Meet author Tony Thorne
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GENRE FICTION WRITING, a therapy?
The occupation of writing Genre Fiction, to many non-professional enthusiasts, is a serious hobby, and mostly unpaid labor. To genre editors nowadays, it must seem there are more writers around now than readers.
Perhaps it's a way to express and analyze one's feelings about the world, and where it's heading, and one’s place in it. Years ago, to become your own psychiatrist, all you needed was pencil and paper; but nowadays, your laptop is more convenient. Anywhere can become a couch and writing is more socially acceptable than talking to yourself.
I had some initial success as a budding Sci-Fi writer but then gave it up to spend thirty five years as a design engineer and business executive, starting an R & D company in England, then developing product lines. The Queen awarded me an MBE for one of them. Then I began setting up marketing outlets, crumpling the competition, getting the best out of my staff, listening to their problems, and solving them, even my own when I could find the time, and if I could.
Then I became brain-drained to an American Corporation, and set up all their international operations, based in Switzerland. It was an offer I could not refuse. Eventually however, I began to resent the rat-race, the never-ending battle just to stay level, let alone to advance, and I was filled with remorse at the neglect of my home-life and family. My conscience simply refused to believe my contrived excuses and justification for what I was doing.
So, one day I threw it all in and went to work for myself, back in England. Not as a writer of fiction, but as a computer programmer, specializing in developing AI software, to generate business programs. However, with no more international traveling I had more time to start writing fiction again. The day came when my first acceptance arrived. I knew I was progressing when, on re-reading the item, I found I was dissatisfied with it. The magazine printed it in its last ever issue, but it did pay me.
More of the smaller magazines and genre websites began to take my work. I’ve published several collections of speculative tales, appeared in many anthologies, and won a couple of awards plus a few competitions. I had my first novel published in the US by Eternal Press, last year, and have received a contract for the first sequel to it.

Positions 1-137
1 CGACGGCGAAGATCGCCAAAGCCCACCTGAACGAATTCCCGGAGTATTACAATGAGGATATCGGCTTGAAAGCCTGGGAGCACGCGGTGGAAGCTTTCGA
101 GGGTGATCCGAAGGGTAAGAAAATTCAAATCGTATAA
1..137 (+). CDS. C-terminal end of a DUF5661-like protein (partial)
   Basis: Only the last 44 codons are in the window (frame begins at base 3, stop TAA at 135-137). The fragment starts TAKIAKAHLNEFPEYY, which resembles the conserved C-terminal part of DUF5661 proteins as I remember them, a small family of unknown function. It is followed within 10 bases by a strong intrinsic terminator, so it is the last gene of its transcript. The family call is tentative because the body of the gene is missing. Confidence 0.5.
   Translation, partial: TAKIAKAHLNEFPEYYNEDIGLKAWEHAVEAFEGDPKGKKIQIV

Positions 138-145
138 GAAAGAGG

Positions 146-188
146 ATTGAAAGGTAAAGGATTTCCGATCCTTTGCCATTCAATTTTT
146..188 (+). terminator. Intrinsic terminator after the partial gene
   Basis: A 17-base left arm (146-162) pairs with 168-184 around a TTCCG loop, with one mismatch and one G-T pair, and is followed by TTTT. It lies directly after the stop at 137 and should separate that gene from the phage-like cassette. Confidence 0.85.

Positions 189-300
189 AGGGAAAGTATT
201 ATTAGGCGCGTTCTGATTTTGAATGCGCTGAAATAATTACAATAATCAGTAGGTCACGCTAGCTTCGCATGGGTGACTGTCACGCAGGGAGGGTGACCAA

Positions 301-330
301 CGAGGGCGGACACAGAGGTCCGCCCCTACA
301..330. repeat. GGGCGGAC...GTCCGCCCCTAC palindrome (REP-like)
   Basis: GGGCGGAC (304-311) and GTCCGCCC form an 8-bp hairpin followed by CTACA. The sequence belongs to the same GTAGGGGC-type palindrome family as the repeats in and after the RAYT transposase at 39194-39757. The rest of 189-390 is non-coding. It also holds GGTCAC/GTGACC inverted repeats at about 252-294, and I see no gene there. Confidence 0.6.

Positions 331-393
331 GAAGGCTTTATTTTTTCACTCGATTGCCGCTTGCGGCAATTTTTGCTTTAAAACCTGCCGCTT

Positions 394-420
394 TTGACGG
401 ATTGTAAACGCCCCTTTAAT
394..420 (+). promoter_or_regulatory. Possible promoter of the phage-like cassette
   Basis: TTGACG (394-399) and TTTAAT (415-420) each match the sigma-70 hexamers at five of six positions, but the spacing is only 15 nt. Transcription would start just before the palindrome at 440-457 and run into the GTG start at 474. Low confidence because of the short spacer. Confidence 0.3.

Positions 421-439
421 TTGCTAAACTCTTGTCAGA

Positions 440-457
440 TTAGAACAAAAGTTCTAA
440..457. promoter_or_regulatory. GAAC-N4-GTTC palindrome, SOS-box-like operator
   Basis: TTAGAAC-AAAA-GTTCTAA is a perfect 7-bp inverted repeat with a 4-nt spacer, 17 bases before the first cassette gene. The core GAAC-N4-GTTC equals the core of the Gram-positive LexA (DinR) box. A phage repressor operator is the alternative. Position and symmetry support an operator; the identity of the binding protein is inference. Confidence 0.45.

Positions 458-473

To conclude this therapeutical discussion, I confess I still crave to be recognized as a really successful writer, but I’m not getting any younger and time may be against me. However, I believe I may have discovered that there can be contentment in researching the limits of one's abilities, without necessarily reaching them. It seems the trick is to get almost as far as you believe you can, and stop just before that.
A Note from the Book Boost: I totally agree that writing is a form of therapy. Where else can we calm the voices in our head? Nice, insightful post there Tony and I wish you best of luck in achieving your writing goals--it is never too late!
Thirty speculative yarns, with a twist in their tails, selected from the original award winning trilogy. Almost anything can happen in that magical tropical Canary Island, and in these quirky stories it usually does. Includes an introduction by the legendary SF writer, Harry Harrison, plus a bonus new tale to both chill and entertain you.
A few months later, the local Tenerife newspaper came out with the news that a JURASSIC MICRO PARK would be open for business the following holiday weekend. The rest of the newspapers and TV channels soon picked up the story and, on the opening day, the queues were enormous. Extra railings had to be placed around the access area, to cope with them.
The long impatient wait to get in was well worth it though. The viewing area comprised a large glass walled enclosure containing a miniature jungle with several open pasture areas inside it. Little herds of tiny vegetarian dinosaurs browsed happily, feeding on the clumps of fast growing genetically modified Bonsai trees. There was also a miniature lake in one of the open areas, where the occasional miniature diplodocus could be seen paddling around from time to time, with its long neck mostly up out of the water.
For the benefit of the public, there was a large raised observation gallery all around the enclosure, with closely placed sets of binoculars around it. Viewers were able to see the fantastic creatures in detail. There was also a large transparent roof held up in position over the enclosure. It was suspended from a set of computer controlled apparatus, and could be lowered and effectively sealed if for any reason the environment needed modifying, such as for climate control in the winter.
The whole project was a huge success. Viewing became only possible by purchasing reserved tickets, timed and dated. The money rolled in and the stockholders, and the employees, were delighted; until one day, when unexpected problems began to happen. The first was, when it was realized, that something very hungry was devouring the vegetarian dinosaurs. An unknown predator was at work.
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There's a deliberate error somewhere in The Best of The Tenerife Tall Tales. The first person to spot it and send me an e-mail gets three free e-books of any of my titles (see www.tonythorne.com). The second person gets two books, and the third lucky winner gets one..! The contest stays open until the third one is in.